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1964 Ford Fairlane 500


Built by: Ringbrothers

Configuration: Longitudinal front engine

Engine: V8

Displacement: 7L/427 cu. in.

Horsepower: 540HP

Torque: 540 ft/lbs

Max RPM: 8,000RPM

Transmission: 4-speed automatic

A Little History

The Afterburner was originally commissioned by the customer Ken Smith in 2006, Ken Smith was having a 1964 Ford Fairlane Sport Coupe restored to its original glory in the year he just graduated from high school. He shipped the the Sport Coupe to a restorer in Georgia to be worked on, who happened to be driving a black 1964 Ford Fairlane 500. The Fairlane was in good condition that he bought it off the restorer. Soon after, it became clear that the builder in Georgia couldn[t finish the restoration in a timely manner, so Ken had both cars shipped back to his home town in Wisconsin. In the automn of 2007, while searching for the closest Roush distributor, Ken met the Ring brother’s right as they were preparing to debut their Mustang “Reactor” for the first time after long time waiting to happen. After some discussions, Ken agreed to have Jim and Mike Ring move forward as the builders on the Fairlane 500.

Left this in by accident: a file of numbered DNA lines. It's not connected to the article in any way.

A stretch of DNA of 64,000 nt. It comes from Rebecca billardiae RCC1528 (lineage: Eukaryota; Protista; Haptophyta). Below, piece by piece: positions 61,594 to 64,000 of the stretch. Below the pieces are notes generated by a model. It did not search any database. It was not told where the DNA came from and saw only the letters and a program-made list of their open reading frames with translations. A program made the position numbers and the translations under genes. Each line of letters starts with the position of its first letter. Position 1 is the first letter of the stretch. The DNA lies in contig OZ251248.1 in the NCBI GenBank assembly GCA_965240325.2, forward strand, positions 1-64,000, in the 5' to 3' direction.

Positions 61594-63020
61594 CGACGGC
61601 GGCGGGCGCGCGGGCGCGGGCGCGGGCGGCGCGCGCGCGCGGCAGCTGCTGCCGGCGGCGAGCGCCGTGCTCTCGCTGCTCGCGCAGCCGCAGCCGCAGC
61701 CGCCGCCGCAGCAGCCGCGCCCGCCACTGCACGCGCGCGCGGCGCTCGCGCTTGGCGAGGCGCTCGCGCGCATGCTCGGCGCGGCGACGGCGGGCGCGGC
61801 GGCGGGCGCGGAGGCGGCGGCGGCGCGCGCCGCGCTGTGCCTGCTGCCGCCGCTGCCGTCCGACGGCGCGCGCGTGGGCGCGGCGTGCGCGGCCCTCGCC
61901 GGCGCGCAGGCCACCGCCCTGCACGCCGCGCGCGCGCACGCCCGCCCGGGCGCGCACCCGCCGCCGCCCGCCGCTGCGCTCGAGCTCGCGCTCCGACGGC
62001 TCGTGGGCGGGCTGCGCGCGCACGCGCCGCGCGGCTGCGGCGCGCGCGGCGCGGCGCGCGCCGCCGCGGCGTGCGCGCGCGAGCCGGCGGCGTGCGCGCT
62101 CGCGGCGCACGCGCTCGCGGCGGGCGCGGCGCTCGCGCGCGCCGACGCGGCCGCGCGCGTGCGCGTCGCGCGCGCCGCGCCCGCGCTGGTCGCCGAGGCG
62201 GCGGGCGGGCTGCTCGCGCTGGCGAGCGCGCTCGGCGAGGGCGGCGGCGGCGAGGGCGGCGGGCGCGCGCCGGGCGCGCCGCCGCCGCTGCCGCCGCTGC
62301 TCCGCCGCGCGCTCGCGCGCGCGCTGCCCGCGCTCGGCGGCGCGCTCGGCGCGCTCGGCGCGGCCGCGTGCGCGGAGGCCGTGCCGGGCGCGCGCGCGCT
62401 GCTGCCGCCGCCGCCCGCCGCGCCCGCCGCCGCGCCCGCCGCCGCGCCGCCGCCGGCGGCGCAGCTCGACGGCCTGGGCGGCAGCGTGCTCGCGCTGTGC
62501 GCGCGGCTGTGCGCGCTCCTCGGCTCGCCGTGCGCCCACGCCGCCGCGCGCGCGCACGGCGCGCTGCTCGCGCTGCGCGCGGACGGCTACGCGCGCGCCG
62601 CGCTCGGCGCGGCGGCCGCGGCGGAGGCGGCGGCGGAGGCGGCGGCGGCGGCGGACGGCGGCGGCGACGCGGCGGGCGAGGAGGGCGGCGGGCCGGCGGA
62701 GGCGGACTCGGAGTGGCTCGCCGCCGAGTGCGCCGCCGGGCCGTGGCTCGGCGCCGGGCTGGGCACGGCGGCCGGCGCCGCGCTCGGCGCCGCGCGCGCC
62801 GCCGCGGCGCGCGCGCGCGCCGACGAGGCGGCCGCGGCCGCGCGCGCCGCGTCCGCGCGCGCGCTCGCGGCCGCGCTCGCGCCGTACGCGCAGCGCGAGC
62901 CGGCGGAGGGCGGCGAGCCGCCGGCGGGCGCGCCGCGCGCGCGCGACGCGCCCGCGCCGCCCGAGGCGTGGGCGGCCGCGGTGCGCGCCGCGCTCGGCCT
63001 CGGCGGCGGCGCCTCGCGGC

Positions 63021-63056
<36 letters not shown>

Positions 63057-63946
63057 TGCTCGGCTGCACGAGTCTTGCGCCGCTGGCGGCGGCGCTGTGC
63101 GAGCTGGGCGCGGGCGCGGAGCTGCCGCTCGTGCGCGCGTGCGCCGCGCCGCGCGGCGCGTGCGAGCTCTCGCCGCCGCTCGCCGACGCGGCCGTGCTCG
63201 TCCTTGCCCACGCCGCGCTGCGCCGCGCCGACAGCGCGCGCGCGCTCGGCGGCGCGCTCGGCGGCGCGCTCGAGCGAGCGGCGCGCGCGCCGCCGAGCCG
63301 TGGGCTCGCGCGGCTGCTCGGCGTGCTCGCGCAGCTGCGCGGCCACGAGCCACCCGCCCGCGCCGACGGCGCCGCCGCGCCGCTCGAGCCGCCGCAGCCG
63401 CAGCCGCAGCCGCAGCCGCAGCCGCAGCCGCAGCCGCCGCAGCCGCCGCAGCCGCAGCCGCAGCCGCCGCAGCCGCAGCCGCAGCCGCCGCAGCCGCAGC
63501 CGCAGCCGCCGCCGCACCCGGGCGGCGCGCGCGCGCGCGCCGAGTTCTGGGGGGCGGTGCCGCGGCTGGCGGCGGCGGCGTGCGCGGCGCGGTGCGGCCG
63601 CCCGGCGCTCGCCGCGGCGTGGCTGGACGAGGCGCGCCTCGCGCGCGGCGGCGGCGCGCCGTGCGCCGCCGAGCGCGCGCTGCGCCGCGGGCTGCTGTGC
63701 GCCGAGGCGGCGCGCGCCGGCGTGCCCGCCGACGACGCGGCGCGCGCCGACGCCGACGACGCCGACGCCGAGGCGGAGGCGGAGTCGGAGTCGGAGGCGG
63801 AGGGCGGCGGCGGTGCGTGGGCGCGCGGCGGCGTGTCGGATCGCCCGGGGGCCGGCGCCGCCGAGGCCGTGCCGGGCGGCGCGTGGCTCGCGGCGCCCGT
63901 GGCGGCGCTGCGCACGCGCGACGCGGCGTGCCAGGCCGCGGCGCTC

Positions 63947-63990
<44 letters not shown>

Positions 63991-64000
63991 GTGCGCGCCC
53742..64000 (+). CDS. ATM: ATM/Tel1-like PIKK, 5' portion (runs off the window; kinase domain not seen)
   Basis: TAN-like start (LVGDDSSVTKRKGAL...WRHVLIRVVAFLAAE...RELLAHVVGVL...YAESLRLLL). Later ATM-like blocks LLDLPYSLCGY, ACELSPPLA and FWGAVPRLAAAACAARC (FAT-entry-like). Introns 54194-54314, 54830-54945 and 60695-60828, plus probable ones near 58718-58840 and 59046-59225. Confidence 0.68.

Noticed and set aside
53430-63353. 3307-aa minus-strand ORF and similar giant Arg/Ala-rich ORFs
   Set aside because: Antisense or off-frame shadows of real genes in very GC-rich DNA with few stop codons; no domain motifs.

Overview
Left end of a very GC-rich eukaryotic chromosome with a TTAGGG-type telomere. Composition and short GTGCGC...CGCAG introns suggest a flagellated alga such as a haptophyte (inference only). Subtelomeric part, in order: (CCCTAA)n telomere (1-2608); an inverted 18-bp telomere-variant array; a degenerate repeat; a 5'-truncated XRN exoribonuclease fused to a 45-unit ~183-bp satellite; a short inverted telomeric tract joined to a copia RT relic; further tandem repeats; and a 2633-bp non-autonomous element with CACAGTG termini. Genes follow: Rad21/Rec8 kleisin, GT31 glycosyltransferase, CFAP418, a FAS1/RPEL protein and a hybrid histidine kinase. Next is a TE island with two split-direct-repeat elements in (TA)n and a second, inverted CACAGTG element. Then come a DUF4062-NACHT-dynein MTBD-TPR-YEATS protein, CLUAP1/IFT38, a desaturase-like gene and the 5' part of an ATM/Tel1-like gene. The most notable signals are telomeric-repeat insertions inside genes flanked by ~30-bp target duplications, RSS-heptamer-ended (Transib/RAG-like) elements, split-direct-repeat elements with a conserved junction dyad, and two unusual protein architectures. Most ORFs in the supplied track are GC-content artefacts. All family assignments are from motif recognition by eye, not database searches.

Who are the Ringbrothers?: Mike and Jim Ring brothers, started the company in 1989 year. Today, they are known as some of the top car builders in the country. The Ringbrothers focus on creating cars that look like the concept cars seen at auto shows.

The Customizations: This car is full of Ringbrothers custom carbon fiber parts and billet aluminum, all created in house on their CNC machine. The most challenging customizations was with changing the shape of the body of the 1964 Ford Fairlane 500. The first change they made was to lower the roof of the Afterburner by more than one inch. The second change was lifting the rear of the car to give it a balanced appearance from the side and more straight. The final and most difficult part to change was completely rebuilding the front of the car.

In fact, the most impressive part of this car is its engine bay. Intricate webs of billet aluminum and also the carbon fiber appear throughout the entirety of the Rausch 427 small-block and compartment; they also custom made the hinges for the hood.

Did you know? The Afterburner took more than 20 months to build!

The car was coined “The Afterburner” when Ken Smith said the taillights resembled the afterburners on fighter jets and spaceship. Originally, the Ringbrothers were going to call it “Speed Lane”.

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